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Thursday, 19 May 2011

Justice or the pursuit of an agenda?

Several times in recent years I have watched the media circus attack some high profile "offender" in the run-up to their trial. The Press is, of course, only interested in a story which will attract sales, not in justice, but their pursuit of "truth" and "public interest" often compromises the first principle of "justice" which is that the accused must be presumed innocent until the prosecution has proved beyond reasonable doubt that the person is guilty. This legal "nicety" is invariably ignored by the media circus and one is left with the impression that merely to be accused is to be guilty.

This flows through into a number of "crimes" in our modern PC society. Teachers accused of misconduct or "abuse" are suspended, tried by often furiously biased bureaucrats more interested in making sure they are seen to 'act to protect the child' than in justice, and their lives and careers destroyed by the misreporting and misrepresentation of the media. It certainly doesn't help that every two bit politician immediately jumps on the band wagon and starts giving "briefings" and making political statements about the case. Small wonder then that most people no longer believe that courts can deliver either justice or be unbiased.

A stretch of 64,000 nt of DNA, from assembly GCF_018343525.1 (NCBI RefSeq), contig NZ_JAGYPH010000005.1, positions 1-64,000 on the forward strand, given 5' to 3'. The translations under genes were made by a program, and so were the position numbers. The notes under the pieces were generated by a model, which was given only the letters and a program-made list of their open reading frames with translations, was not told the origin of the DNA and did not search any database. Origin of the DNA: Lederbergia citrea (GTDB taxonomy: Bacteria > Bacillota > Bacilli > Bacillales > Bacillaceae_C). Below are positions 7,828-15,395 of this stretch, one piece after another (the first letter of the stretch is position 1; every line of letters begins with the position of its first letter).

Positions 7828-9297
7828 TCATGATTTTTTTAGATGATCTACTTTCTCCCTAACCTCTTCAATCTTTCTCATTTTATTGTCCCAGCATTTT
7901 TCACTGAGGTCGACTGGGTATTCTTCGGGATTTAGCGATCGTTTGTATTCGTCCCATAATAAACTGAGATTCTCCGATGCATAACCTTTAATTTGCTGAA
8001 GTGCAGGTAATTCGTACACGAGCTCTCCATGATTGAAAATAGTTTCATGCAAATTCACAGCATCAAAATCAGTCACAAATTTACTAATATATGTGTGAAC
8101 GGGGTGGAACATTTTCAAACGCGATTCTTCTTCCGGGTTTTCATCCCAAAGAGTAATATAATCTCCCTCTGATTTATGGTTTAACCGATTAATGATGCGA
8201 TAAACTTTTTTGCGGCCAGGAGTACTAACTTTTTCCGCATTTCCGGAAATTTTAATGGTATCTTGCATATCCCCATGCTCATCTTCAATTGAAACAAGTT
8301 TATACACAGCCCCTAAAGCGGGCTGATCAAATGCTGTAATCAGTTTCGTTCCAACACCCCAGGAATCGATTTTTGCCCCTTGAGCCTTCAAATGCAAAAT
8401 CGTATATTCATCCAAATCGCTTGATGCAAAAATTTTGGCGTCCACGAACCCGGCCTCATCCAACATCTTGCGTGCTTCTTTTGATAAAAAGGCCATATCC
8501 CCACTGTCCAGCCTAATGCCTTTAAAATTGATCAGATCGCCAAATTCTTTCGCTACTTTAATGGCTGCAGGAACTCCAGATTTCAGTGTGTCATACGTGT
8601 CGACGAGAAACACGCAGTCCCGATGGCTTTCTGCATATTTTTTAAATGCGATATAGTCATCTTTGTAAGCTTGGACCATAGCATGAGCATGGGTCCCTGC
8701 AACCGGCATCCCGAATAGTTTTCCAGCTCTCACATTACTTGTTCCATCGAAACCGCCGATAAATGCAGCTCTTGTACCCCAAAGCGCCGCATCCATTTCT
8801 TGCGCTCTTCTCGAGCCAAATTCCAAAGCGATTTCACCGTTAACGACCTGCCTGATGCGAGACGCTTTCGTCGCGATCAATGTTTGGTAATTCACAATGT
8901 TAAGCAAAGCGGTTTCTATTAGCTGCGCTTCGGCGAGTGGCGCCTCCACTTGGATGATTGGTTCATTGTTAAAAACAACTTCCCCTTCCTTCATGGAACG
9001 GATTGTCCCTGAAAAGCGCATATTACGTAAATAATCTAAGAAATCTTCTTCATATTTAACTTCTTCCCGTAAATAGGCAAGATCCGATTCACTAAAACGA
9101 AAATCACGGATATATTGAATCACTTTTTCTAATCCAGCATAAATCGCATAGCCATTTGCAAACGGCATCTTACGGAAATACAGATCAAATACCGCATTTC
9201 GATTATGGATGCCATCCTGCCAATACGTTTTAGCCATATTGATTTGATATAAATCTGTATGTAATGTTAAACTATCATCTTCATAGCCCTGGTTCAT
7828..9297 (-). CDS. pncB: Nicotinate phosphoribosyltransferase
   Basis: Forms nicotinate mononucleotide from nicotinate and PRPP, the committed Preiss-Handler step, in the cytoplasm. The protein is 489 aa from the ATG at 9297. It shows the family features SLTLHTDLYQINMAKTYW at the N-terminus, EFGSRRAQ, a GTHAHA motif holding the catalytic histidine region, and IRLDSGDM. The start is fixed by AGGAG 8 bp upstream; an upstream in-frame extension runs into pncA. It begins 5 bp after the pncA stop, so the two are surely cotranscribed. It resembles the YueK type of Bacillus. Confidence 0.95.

In fact, one very successful legal professional I know tells me bluntly that if I am looking for "justice" I will not find it in a court of law. As he puts it, the courtroom is the scene for a complex 'game' played by two legal teamswith a Judge as referee and a jury as an audience. The best theatrical performer wins.

As the Americans have probably noticed, the State of New York is having difficulty finding a jury for a certain high profile case at present. Why? The "rules" require that potential jurors should not have been unduly exposed to the facts of the case before the trial. With the media circus in full cry, I suspect they'll have to go to Afghanistan to find anyone that fits that bill!

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